Pressure Treated Wood Code Requirements at Home



Since window treatments are one of the only indoor fixtures that are partially visible from the street, you might be more than a little nervous about choosing the right blinds for your home. Fortunately, by knowing what to look for, you can streamline your shopping experience. Here are four things you should consider before investing in new blinds for your home.

Desired Light Level

One of the first things you will need to decide when you shop for blinds is the desired level of light inside of your place. While some people like blinds or shutters that let the light pour in, others like window treatments that block the harsh rays of the sun.

Keep in mind that larger slats will let more light in, while smaller slats create more of an ambient glow inside of your home. Additionally, some blinds are better behind things like curtains, so if you intend to hang some, ask the window treatment professionals you work with which ones would be best.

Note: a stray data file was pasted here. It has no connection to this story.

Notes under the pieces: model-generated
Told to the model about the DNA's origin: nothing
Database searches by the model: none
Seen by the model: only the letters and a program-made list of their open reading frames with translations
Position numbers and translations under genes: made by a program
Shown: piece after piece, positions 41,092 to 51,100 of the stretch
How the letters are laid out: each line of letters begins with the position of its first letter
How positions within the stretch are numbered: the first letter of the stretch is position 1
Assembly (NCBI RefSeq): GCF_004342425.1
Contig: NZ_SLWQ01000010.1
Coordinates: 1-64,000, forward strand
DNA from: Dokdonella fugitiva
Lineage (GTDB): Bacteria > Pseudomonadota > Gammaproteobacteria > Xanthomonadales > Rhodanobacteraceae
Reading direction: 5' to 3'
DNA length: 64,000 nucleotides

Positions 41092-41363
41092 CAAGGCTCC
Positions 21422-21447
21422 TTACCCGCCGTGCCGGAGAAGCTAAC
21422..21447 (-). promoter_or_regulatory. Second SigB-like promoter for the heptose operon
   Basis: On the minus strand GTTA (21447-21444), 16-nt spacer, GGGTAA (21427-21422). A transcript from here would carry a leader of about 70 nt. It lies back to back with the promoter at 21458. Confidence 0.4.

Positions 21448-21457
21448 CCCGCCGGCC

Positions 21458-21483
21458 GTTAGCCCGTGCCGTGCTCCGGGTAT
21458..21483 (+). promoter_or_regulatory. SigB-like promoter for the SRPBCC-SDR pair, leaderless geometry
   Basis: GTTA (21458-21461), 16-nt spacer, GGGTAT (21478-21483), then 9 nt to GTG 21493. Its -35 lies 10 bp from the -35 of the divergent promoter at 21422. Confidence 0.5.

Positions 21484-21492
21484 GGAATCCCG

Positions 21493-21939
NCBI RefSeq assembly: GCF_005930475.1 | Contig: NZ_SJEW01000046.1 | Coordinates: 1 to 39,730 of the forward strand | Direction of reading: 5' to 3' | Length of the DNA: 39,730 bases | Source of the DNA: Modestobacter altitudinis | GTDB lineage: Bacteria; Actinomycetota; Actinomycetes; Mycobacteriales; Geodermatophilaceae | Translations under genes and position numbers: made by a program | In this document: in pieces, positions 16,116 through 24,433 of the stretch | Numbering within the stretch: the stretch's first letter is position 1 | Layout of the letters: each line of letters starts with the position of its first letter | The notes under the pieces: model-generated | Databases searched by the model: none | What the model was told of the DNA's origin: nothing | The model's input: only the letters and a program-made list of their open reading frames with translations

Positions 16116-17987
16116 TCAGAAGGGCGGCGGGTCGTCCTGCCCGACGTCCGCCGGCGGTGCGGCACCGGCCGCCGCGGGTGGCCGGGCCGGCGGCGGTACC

Your Energy Bill

In addition to filtering the light into your home, blinds can also be a powerful source of energy savings. Since some blinds are made of solid wood and others are created to provide insulating pockets of air against the window, the blinds you choose could help you to cut down on your monthly power bill.

In fact, honeycomb blinds have been shown to shield as much as 62%  of heat transfer, keeping carefully heated air indoors during the winter and heat-generating UV light outside during the summer. If energy savings is a priority for you, look for window treatments with blackout technology or a high R-Value.

Décor Aesthetic

Unfortunately, even the most energy efficient blinds might cause buyer’s remorse if you can’t stand to look at them. Before you head to the window treatment store, think carefully about your home décor and design aesthetic. As you shop, look for blinds that would meld with your style.